Don’t call me Hurl-ey

June 8, 2009

I’ve been working on a scene in our new production Magic Tree House, and experimented with some camera movements. I’ve learned from the great Eric Knisley that you need to be very careful with motions of the camera, since sickness and disorientation can come very quickly in the dome environment. When I asked how you can prevent nausea from occurring in camera moves, Eric would explain it with one word: Stately. The classic entrance of the couple or girl coming down those large ballroom steps in those old movies was what came to mind after hearing that. Time to put it into practice! Here are two different approaches I took to this scene where we enter the treehouse for the first time. The first test was imagining the camera was attached to the head of the person. I thought that perhaps the reason why people would get sick was the combination of both rotation and positional translation of the camera.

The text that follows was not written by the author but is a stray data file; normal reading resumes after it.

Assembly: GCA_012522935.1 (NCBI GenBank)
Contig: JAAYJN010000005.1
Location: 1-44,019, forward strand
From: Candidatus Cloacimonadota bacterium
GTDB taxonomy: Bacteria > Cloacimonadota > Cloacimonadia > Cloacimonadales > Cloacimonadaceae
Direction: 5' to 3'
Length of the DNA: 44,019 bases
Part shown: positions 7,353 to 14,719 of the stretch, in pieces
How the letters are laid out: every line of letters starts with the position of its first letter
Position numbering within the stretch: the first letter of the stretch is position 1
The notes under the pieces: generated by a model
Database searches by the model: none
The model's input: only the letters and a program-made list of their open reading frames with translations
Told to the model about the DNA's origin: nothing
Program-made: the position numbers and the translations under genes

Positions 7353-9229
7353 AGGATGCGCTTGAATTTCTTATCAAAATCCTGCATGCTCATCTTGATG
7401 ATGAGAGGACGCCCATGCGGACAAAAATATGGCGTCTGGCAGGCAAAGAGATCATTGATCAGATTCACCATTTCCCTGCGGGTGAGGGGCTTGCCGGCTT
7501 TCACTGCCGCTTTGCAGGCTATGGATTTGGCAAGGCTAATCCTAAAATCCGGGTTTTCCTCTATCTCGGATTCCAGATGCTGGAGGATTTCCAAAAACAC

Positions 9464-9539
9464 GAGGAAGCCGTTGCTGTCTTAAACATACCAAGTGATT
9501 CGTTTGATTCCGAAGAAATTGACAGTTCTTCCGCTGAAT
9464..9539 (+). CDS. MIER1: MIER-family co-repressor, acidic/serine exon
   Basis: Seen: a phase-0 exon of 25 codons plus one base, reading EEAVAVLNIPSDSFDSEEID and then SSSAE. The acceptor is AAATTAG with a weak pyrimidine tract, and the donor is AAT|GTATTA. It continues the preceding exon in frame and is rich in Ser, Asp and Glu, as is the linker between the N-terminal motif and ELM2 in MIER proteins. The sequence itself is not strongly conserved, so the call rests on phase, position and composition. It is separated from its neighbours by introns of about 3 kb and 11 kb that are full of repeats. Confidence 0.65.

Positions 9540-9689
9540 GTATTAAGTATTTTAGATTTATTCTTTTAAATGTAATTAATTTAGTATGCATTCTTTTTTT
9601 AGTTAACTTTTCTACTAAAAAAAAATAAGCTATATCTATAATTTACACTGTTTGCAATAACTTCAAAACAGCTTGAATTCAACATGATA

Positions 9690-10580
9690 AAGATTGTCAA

Although I didn’t get very sick with it, the people I showed it too here did get sick while watching it. Maybe it was all those FPS games that I played for long hours that allowed me to get used to it. Also that I was the one who actually made it so I knew when motions were going to happen. Either way it wasn’t very successful for a larger audience. It may seem like its not so bad in the video while watching it on a flat screen, everyone really seemed to notice it in the dome.

So knowing that I was needing to tone it down a lot, I abandoned the idea that the camera was attached to the head of a person ascending the ladder. I made the camera move a smooth motion that was floating through space. Even though I miss the idea of making the motion more organic, everyone who was sick from the first example were much happier with this new one.

If anyone has any insight to their own experiences with camera moves in dome space, please feel free to share what you know by either leaving a comment or dropping me an email!